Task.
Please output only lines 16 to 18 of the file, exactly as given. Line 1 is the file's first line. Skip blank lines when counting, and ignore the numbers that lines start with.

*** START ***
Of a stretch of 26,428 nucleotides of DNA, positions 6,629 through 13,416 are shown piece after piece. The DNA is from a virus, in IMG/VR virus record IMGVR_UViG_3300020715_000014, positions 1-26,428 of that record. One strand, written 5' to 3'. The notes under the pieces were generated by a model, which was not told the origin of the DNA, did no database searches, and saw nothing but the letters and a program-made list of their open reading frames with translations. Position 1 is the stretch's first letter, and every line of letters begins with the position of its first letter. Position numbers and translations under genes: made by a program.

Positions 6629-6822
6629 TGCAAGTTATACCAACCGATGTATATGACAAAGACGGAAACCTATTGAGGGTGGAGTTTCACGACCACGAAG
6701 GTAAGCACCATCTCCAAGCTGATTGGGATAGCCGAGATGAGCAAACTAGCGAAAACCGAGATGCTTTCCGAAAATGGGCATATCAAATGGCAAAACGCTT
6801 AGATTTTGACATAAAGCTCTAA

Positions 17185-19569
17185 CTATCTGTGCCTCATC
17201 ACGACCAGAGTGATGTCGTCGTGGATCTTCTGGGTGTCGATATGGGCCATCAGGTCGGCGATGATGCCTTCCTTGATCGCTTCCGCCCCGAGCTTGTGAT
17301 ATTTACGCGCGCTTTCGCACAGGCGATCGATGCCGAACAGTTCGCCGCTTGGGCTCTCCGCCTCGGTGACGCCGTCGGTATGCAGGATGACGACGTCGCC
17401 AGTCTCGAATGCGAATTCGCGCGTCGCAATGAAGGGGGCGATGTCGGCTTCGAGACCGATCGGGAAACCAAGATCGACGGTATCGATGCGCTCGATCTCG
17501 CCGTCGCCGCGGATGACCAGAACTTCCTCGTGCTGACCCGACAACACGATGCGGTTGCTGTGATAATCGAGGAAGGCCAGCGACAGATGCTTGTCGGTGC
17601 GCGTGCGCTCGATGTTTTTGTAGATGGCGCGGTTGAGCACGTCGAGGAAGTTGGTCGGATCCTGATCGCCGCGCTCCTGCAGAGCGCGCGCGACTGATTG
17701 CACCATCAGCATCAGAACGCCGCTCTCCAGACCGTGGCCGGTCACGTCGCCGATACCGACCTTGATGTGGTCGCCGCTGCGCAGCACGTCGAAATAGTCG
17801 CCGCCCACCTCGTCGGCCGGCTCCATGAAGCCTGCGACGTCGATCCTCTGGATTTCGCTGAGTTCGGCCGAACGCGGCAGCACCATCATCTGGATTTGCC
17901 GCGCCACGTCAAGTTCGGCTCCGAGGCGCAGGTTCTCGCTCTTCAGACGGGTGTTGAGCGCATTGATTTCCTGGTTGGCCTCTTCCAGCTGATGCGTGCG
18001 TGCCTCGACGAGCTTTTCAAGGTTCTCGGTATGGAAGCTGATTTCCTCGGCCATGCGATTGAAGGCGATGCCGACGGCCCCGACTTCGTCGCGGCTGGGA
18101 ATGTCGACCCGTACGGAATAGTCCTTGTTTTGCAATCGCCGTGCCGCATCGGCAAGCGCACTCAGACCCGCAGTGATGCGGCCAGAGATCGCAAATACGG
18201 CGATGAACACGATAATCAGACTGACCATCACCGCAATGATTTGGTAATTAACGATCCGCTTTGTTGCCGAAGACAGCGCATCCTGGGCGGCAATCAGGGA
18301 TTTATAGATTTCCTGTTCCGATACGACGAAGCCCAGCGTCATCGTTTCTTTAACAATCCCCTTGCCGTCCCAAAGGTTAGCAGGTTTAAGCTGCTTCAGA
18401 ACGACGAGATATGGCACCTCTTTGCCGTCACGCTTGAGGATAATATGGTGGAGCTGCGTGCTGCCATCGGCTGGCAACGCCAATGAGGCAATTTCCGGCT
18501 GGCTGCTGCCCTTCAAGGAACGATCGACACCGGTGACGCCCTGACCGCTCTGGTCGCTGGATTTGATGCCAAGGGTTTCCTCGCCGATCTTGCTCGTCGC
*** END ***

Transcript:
18001 TGCCTCGACGAGCTTTTCAAGGTTCTCGGTATGGAAGCTGATTTCCTCGGCCATGCGATTGAAGGCGATGCCGACGGCCCCGACTTCGTCGCGGCTGGGA
18101 ATGTCGACCCGTACGGAATAGTCCTTGTTTTGCAATCGCCGTGCCGCATCGGCAAGCGCACTCAGACCCGCAGTGATGCGGCCAGAGATCGCAAATACGG
18201 CGATGAACACGATAATCAGACTGACCATCACCGCAATGATTTGGTAATTAACGATCCGCTTTGTTGCCGAAGACAGCGCATCCTGGGCGGCAATCAGGGA